Teddy Kennedy was the youngest, the irresponsible, the playboy brother of the Kennedy generation whose plan was to have achieved the heights of American politics. That was how he looked in the 1960s, when John became president and was killed, and Bobby was fighting with successor Lyndon Johnson.
You can never tell how it’s going to turn out.
Now, the Lion of the Senate is gone, not having been able to hang on long enough to see health care reform passed.
The next generation of Kennedys is scattered, diluted. He was the last of the family to achieve national political standing, the standing his father had wanted for his family.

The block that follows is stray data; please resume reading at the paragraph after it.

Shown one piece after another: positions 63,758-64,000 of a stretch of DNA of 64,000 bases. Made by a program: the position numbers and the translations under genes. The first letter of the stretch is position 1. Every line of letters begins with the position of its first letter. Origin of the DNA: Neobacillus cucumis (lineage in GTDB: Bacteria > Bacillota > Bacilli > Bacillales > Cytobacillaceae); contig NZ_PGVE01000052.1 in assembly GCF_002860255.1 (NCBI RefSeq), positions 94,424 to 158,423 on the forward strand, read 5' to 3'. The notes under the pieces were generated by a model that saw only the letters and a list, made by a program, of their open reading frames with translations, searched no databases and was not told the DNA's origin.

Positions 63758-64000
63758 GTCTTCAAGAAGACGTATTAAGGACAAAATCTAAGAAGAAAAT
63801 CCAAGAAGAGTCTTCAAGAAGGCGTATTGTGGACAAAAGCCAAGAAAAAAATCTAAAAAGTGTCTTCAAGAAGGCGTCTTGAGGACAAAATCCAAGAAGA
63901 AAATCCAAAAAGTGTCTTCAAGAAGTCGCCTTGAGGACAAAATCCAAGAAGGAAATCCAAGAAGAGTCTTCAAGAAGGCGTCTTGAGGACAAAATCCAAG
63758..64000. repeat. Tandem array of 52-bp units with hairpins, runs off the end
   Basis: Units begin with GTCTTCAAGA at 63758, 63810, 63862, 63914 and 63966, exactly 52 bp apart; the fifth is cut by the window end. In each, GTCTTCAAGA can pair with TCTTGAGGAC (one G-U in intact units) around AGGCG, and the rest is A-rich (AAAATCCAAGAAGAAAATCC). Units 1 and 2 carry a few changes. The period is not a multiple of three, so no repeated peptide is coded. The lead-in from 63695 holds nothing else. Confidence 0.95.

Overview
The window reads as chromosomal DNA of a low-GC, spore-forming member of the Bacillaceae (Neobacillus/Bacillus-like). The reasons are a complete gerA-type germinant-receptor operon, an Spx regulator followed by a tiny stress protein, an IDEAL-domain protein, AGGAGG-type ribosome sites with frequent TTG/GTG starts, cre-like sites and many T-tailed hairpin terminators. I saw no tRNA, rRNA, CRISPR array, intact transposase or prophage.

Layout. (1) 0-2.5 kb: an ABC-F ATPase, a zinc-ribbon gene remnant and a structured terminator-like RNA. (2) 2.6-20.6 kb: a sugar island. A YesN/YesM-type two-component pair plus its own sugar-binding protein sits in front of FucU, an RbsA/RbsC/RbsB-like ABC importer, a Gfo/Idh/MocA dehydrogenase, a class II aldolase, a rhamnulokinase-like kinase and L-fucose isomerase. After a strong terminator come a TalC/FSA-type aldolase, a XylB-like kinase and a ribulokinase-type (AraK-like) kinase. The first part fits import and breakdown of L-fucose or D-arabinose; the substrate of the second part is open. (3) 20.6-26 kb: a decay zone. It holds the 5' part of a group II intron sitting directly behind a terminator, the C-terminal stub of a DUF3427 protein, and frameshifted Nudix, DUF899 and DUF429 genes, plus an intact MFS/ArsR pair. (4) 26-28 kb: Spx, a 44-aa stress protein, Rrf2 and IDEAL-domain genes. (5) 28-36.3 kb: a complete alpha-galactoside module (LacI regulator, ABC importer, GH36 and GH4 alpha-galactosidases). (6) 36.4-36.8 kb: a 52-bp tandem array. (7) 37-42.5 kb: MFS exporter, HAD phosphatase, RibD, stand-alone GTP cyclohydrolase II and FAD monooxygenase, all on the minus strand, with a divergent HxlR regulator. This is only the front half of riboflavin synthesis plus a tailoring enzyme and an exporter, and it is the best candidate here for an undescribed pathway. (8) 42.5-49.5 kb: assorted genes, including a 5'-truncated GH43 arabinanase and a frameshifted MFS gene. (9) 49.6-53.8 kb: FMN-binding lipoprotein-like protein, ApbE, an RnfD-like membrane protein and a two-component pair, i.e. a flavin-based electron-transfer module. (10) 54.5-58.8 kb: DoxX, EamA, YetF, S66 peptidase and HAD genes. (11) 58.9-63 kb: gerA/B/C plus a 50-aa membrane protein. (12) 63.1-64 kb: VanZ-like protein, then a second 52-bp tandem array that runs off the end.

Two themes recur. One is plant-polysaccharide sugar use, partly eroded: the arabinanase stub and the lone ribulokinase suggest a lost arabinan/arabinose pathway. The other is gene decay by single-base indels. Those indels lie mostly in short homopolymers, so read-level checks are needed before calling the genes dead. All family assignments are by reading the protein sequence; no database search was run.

We Americans love a story of redemption, of ill-got gains justified, a playboy turned into a statesman. We’ve seen it often enough, in Edward Kennedy for just one, to have hoped for it in George Bush and to have been disappointed.
The difference is that somewhere along the line, Kennedy learned that standing on principle was the key.
We can hope that he’s not the last to learn that lesson.